Having grown up when kids roamed freely while parents smoked Salems, wore belted vests, ate pimento cheese and adjusted console televisions, my upbringing was undoubtedly different than my children’s. Without a 24/7 supply of internet information, my hopes, dreams and fears were based on my imagination, influenced by what others told me and what I saw in movies, television, and comic books.
Ask my kids what scares them, and they’d tell you ghosts, zombies, basements, evil clowns, serial killers, and shopping mall Santas. Pretty standard. But I feared a lot more as a child, including:
- Quicksand. In the 20th Century we believed that while poking around in the woods we might inadvertently sink into a lethal pit of quicksand and meet an agonizing death. Why? Because this happened to actors in just about every television show and movie of our time, including “The Incredible Hulk,” “The Six Million Dollar Man,” “Scooby Do,” “Indiana Jones,” “Johnny Quest,” and “Gilligan’s Island.”
- Razor blades in Halloween treats. Before the advent of economical “fun sized” candies, some neighbors weren’t willing to shell-out for full-sized Zagnuts, so they handed out more economical but boring fruit — the perfect hiding place for razor blades, according to our parents. Apparently, the razor blade threat is an urban myth and the real danger was trick-or-treaters coming back to toilet paper the houses of the cheapskates who didn’t give out candy.
- Hitchhikers. Thirty years ago, hitchhiking was a relatively safe mode of transportation, but disturbing stories circulated at summer camp and slumber parties about murderous hitchers. I never saw Texas Chainsaw Massacre, and my own brother-in-law rode the D.C. slug lines without incident for years, but hitchhikers were creepy nonetheless.
- Stepping in poo. When I grew up, it was everywhere. People let their dogs roam just like the kids, and called them back if they didn’t show up on the porch in an hour or two. No one picked up dog poo, except big brothers who speared it with sticks to chase little sisters. (Trust me.) There were no signs with bag dispensers reading “Pick up after your pet!” Dog poo was a fact of life, and stepping in it was a real danger. Which leads me to the next terror …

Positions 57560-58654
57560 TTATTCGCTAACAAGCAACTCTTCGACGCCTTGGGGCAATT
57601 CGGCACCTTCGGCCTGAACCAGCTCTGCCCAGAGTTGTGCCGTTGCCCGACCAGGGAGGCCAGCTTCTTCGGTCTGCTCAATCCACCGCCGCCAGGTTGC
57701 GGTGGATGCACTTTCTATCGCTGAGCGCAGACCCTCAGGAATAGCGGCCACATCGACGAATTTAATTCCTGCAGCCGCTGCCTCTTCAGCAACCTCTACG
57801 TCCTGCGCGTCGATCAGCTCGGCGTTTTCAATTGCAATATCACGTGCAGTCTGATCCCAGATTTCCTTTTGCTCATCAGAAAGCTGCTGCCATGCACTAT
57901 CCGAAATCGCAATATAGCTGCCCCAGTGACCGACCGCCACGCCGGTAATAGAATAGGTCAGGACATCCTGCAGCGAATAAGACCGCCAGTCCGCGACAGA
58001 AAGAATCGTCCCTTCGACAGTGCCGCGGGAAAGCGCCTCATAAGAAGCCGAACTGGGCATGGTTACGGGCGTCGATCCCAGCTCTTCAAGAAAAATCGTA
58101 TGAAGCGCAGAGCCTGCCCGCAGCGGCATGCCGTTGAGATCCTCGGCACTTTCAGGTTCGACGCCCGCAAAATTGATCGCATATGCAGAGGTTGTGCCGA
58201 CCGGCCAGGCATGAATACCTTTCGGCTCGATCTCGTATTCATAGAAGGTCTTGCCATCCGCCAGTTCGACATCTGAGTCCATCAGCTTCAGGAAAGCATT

- Getting worms. “Put on your flip flops or you’ll get worms!” my mother used to bellow between puffs of her Taryton 100. Apparently, people weren’t as conscientious about vet care back then, so getting worms was a real possibility for barefoot kids. When I didn’t heed her warnings, I was punished with few bee stings, but never got worms. Aside from the revolting thought of poo squishing between my toes, the fear of parasites feeding on my innards had me steering clear of piles.
- Any disease requiring a large brace, an iron lung, shock treatments, or a lobotomy. Sure, needles aren’t fun. But I’d take a shot in the arm any day to the diseases that we faced as kids. Vaccinations were new, so we heard real cases of polio, mumps, measles, and chickenpox and the rumors of treatments were terrifying. Plus, we all knew a kid at school who wore a humongous contraption to brace his legs or spine, and feared we’d end up with a disease too.
- Getting chopped up in an outboard motor, locked in an abandoned refrigerator, or having an arm ripped off by a passing car. Although we never knew people who had suffered these fates, grown ups told us that, if we weren’t careful, these things might happen. We couldn’t google to fact check their claims and accepted them as fact.
- People with tattoos. Today, it’s normal to see a mom pushing a stroller with roses tattooed around her bicep. But in my day, with the exception of military men, it was assumed that people with tattoos had suffered some misfortune in life that compelled them to become dangerous deviants, probably carrying switchblades.
Being a kid used to be pretty scary. But nowadays, children can safely munch their fun-sized candy bars and dream of their first (or second) tattoo, knowing that helicopter parents, pharmaceuticals, and the internet will protect them.
Now that’s scary.